May 27, 2002 ORLANDO, May 25 – Botulinum toxin A (BTX) injections, commonly known as botox, show promise as a treatment for a variety of lower urinary tract dysfunctions, according to a study presented by University of Pittsburgh researchers at the American Urological Association Centennial Celebration Annual Meeting. Results will be published in abstract 98 in the AUA proceedings.
“Bladder dysfunction affects a staggering number of people worldwide. The use of botox injections can offer many of these patients a safe, but temporary, solution to this embarrassing problem,” said Michael Chancellor, M.D., professor of urology and gynecology at the University of Pittsburgh School of Medicine.
In the study, 50 patients were injected with BTX into the bladder or urethra. Patients suffered from a variety of voiding dysfunctions, including multiple sclerosis, spinal cord injury, stroke, overactive bladder, and interstitial cystitis (IC). Each experienced involuntary contractions of the bladder muscle, which either caused incontinence typified by either uncontrolled voiding of urine or the inability to completely empty the bladder.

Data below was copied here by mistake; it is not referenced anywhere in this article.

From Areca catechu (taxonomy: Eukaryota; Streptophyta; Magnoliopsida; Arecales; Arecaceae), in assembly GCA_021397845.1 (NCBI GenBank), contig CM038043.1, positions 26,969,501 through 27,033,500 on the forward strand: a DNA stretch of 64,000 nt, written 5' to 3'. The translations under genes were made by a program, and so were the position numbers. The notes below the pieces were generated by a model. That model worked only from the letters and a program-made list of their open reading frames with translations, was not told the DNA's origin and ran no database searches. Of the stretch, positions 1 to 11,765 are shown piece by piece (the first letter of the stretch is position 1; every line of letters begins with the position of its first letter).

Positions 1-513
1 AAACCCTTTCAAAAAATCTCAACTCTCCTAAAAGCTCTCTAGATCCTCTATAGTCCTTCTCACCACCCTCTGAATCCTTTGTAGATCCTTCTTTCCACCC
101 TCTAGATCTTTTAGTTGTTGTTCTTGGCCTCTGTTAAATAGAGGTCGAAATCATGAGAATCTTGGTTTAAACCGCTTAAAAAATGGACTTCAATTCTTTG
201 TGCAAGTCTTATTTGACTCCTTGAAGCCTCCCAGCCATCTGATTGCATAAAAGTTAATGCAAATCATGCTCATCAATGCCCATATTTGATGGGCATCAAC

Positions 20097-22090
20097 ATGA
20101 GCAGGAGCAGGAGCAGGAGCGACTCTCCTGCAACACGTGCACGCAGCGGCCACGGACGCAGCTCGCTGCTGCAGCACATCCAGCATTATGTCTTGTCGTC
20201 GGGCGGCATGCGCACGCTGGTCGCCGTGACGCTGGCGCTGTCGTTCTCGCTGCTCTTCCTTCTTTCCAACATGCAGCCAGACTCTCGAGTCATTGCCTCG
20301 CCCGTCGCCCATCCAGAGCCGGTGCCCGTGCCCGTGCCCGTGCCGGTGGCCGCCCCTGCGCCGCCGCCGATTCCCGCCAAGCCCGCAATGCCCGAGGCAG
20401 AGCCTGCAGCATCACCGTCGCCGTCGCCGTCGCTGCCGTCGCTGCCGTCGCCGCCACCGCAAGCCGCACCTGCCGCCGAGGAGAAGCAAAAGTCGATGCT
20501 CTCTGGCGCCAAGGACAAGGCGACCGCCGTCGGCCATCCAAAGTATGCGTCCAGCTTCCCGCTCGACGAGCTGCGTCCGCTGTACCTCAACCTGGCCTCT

Forty-one of the 50 patients, or 82 percent, reported a decrease or absence of incontinence after the injections. The decrease was seen within seven days of the injection and symptoms were alleviated for approximately six months. None of the patients experienced long-term complications from the treatment such as stress incontinence or urinary retention.
BTX acts by binding to the nerve endings of muscles, blocking the release of the chemical that causes the muscle to contract. When injected into specific muscles, the muscle becomes paralyzed or weakened, but leaves surrounding muscles unaffected, allowing for normal muscle function.
Common urologic conditions like neurogenic detrusor hyperreflexia and overactive bladder are caused by involuntary contractions of the detrusor muscle, which controls the bladder. This new therapy helps alleviate the contractions, restoring normal bladder function.
Over 17 million Americans suffer from overactive bladder, a condition that significantly affects the patient’s quality of life. An estimated 80 percent of these patients do not seek help or treatment for this condition. Overactive bladder is characterized by the following conditions: frequency, urinating more than eight times in a 24 hour period; urgency, the immediate and strong urge to urinate; and urge incontinence, the inability to suppress urgency resulting in the leaking or loss of urine.
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